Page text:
Almanac – November 03

1783 – John Austin, a highwayman, was the last person to be publicly hanged at London’s Tyburn gallows.

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1899 – Rezső Seress born. Hungarian pianist and composer. His most famous composition is Szomorú Vasárnap (“Gloomy Sunday“), written in 1933, which gained infamy as it became associated with a spate of suicides.

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1926 – Annie Oakley died. American sharpshooter and exhibition shooter. Oakley’s amazing talentand timely rise to fame led to a starring role in Buffalo Bill’s Wild West show, which propelled her to become the first American female superstar. She died of pernicious anemia in Greenville, Ohio at the age of sixty-six.

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1957 – Wilhelm Reich died.  Austrian psychoanalyst, a member of the second generation of psychoanalysts after Sigmund Freud, and one of the most radical figures in the history of psychiatry.

He coined the term “orgone” – derived from “orgasm” and “organism” – for a cosmic energy he said he had discovered, which he said others referred to as God. In 1940 he started building orgone accumulators, devices that his patients sat inside to harness the reputed health benefits, leading to newspaper stories about sex boxes that cured cancer.

Following two critical articles about him in The New Republic and Harper’s, the U.S. Food and Drug Administration obtained an injunction against the interstate shipment of orgone accumulators and associated literature, believing they were dealing with a “fraud of the first magnitude.” Charged with contempt in 1956 for having violated it, Reich was sentenced to two years in prison, and in August that year six tons of his publications were burned by order of the court, one of the most notable examples of censorship in the history of the United States. He died in jail of heart failure just over a year later, days before he was due to apply for parole

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1957 – The Soviet Union launched  Sputnik 2. On board was the first animal to enter orbit, a dog named Laika. She was destined to also be the first animal to die in orbit.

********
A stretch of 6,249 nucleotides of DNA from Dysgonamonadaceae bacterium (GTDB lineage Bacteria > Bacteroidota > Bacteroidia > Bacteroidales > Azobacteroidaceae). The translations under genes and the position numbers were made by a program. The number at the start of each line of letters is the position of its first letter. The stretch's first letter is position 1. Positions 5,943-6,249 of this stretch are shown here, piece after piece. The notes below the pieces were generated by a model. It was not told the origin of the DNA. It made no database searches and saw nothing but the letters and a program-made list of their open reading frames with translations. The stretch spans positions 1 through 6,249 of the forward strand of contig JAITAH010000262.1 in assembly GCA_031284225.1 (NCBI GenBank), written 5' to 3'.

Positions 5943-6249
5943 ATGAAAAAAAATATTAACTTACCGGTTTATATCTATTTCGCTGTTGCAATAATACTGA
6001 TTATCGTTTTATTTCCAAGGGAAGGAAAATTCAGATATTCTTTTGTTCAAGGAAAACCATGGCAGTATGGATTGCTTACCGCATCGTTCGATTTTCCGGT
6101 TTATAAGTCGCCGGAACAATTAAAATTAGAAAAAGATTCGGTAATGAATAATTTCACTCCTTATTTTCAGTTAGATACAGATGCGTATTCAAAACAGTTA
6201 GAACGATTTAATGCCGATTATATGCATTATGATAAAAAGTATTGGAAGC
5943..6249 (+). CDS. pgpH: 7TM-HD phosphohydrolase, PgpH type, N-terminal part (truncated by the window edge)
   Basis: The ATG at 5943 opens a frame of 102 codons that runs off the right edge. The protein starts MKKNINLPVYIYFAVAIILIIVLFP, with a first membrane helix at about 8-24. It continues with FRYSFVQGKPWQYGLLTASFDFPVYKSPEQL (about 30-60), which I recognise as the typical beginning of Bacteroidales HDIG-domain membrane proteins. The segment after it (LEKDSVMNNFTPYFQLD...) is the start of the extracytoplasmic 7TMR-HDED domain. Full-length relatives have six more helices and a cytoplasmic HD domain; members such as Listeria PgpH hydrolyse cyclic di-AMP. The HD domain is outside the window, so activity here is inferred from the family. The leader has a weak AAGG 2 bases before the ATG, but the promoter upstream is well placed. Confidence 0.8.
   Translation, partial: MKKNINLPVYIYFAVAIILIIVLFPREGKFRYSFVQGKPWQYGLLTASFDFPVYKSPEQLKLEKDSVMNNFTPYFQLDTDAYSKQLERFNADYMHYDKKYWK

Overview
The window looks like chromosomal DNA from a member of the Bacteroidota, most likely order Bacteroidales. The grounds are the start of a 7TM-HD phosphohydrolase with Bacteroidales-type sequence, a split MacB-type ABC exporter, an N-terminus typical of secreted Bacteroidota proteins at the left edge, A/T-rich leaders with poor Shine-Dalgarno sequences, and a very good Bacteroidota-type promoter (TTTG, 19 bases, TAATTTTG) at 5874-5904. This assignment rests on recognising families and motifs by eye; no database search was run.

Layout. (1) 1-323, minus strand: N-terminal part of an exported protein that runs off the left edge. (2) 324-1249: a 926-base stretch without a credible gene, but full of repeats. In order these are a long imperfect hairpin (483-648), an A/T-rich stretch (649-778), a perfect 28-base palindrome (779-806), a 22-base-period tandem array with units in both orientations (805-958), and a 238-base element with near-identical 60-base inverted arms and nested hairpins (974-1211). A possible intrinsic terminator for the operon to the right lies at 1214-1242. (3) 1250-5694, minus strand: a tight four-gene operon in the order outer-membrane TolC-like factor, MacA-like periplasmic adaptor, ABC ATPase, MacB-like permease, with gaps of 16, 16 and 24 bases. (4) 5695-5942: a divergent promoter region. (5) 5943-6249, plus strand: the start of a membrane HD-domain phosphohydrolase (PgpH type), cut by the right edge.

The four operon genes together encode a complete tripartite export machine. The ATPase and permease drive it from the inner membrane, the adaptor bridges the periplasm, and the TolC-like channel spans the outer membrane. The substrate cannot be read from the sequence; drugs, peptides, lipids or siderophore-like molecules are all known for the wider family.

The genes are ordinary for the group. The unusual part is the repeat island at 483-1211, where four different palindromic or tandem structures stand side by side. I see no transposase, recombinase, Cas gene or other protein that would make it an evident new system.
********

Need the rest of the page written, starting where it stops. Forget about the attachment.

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1979 – Greensboro massacre: Five members of the Communist Workers Party were shot dead and seven are wounded by a group of Klansmen and neo-Nazis during a “Death to the Klan” rally in Greensboro, North Carolina.

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1986 – Iran-Contra Affair: The Lebanese magazine Ash-Shiraa reported that the United States has been secretly selling weapons to Iran in order to secure the release of seven American hostages held by pro-Iranian groups in Lebanon.

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1993 – Leon Theremin died.  Russian and Soviet inventor. He is most famous for his invention of the theremin, one of the first electronic musical instruments.

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2002 – Lonnie Donegan died. Scottish-born skiffle musician, with more than 20 UK Top 30 hits to his name. Known as the “King of Skiffle” and is often cited as a large influence on the generation of British musicians who became famous in the 1960s.

The Guinness Book of British Hit Singles & Albums states Donegan was “Britain’s most successful and influential recording artist before The Beatles. He chalked up 24 successive Top 30 hits, and was the first UK male to score two U.S. Top 10s”.

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